Trey asked questions on the age of the building and the various renovations. His slide rule was in and out of his pocket several times while he studied the structure. He asked for a set of blueprints and other engineering data to take with him after the inspection tour. The plant manager gave an order to a worker nearby, who left for the main building to develop a set of blueprints. By the time Mr. Lesisko told them they were just about done in this building, Livvy was more than ready for a trip back to Hamilton House in a warm car.
  "There's only an add-on room in the back to see," Mr. Lesisko said.
  The closer Livvy got to the bins at the far end of the warehouse, the more her pores released sweat and her head pounded. Even with protections in place, a full-blown psychic episode was returning. The trauma was more intense than any she'd ever experienced. She clenched her teeth as a brown fog drifted before her eyes. She swayed on her feet.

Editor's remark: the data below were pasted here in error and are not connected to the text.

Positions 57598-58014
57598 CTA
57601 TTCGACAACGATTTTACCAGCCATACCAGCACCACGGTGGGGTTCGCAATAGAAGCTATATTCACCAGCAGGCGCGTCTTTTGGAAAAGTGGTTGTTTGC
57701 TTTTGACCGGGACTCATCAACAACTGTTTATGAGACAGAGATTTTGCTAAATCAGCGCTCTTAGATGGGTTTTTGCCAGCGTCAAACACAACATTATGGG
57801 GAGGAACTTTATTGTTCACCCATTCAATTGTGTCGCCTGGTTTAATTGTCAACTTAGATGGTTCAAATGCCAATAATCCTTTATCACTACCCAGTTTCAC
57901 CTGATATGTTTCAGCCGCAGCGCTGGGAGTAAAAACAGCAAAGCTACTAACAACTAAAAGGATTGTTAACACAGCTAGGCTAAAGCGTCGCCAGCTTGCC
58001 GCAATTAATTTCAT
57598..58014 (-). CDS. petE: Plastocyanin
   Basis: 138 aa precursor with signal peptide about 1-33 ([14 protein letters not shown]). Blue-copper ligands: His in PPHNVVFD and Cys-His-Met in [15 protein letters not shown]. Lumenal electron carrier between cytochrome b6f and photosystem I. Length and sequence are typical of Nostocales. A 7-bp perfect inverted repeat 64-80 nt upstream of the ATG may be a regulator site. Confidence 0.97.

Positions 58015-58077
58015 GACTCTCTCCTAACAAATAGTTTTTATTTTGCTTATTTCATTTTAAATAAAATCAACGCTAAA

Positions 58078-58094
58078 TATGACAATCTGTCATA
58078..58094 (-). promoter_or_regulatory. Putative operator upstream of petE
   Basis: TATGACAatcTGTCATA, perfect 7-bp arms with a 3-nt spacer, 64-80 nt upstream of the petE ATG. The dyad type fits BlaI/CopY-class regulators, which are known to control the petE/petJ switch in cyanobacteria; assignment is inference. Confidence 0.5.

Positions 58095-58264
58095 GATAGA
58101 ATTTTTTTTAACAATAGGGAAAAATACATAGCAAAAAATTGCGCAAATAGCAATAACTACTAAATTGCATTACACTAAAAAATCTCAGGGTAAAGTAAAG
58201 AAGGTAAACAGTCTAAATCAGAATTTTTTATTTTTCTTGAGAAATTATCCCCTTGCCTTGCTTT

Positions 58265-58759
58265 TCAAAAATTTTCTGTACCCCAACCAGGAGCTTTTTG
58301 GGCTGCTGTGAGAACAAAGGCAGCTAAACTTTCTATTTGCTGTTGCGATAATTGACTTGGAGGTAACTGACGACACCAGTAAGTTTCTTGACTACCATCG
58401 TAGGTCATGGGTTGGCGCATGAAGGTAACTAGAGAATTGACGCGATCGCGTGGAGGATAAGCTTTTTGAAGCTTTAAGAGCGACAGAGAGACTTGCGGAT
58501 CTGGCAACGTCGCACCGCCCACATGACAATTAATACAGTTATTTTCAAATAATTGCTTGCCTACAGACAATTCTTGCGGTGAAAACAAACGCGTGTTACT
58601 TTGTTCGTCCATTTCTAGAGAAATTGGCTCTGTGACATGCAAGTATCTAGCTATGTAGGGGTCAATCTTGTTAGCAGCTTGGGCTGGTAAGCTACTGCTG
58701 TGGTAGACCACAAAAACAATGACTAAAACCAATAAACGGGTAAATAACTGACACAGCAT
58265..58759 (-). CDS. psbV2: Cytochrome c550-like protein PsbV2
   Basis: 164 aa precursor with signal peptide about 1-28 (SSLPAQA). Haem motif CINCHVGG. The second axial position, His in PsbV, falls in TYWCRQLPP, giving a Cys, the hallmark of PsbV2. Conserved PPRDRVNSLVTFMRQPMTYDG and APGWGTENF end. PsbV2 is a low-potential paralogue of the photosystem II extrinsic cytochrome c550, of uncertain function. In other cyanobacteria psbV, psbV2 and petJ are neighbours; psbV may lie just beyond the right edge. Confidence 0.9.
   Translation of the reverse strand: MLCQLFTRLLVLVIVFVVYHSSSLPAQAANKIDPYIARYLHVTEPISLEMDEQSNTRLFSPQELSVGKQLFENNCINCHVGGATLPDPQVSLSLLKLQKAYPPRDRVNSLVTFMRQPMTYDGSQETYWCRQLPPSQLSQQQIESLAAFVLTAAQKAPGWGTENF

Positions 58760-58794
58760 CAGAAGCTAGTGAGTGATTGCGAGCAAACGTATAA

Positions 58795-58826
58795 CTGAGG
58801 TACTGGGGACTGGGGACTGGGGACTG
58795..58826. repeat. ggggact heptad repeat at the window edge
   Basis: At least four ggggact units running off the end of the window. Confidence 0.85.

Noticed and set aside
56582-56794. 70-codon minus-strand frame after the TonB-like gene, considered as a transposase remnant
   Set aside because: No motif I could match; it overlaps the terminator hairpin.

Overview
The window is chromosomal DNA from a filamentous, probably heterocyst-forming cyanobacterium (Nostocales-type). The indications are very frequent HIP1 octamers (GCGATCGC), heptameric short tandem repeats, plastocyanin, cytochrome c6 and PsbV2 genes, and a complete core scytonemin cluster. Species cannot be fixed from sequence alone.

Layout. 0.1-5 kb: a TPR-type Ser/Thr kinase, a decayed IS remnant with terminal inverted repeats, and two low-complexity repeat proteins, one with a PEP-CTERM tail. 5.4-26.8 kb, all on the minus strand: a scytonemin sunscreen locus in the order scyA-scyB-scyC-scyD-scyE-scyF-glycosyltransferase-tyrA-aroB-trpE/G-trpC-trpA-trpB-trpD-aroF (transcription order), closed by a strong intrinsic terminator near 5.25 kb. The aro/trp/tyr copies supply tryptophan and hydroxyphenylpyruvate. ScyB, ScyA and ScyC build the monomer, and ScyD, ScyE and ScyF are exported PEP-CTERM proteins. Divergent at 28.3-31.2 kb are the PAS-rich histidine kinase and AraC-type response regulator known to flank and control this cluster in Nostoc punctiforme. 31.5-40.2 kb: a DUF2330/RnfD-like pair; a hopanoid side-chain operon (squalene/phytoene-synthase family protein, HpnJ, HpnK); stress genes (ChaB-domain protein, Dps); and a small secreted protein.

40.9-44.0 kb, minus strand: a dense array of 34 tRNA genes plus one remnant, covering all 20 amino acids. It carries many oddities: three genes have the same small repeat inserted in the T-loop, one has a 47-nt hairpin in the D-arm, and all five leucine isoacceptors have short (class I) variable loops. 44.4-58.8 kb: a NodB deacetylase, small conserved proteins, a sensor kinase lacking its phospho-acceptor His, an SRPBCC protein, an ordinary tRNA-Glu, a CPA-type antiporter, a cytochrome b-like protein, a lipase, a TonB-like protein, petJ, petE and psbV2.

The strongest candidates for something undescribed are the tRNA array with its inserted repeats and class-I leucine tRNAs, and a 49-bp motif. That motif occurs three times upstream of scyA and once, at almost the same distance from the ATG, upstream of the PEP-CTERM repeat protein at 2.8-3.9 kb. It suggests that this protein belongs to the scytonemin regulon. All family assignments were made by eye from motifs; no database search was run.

Trey caught her elbow. "Are you all right, Lieutenant?"
  "Fine, sir." She gritted her teeth. She wanted to yell she was under attack by evil spirits, but they'd think her crazy. She'd learned over the years to keep her clairvoyance a secret closely guarded by family and friends.
  Mr. Lesisko made a brief comment on the stock stored there and then said, "We're finished here."
  Livvy stopped taking notes and packed up her notepad. Something bad was imminent. She had to get everyone away.
  "Excuse me, Commander. There is something wrong with me." She touched her head where the headache was the worst. "I need some fresh air."
  "Would you like the plant nurse to take a look at you?" the plant manager asked.
  "I'd be grateful, sir."
  Mr. Lesisko ushered them toward an exit door. "This way to the infirmary."
  She followed the men toward the exit.
  Just then a blast rattled the building. Something crashed against her head and shoulders and threw her to her knees, causing ripples of pain and flashes of light before blessedly knocking her out.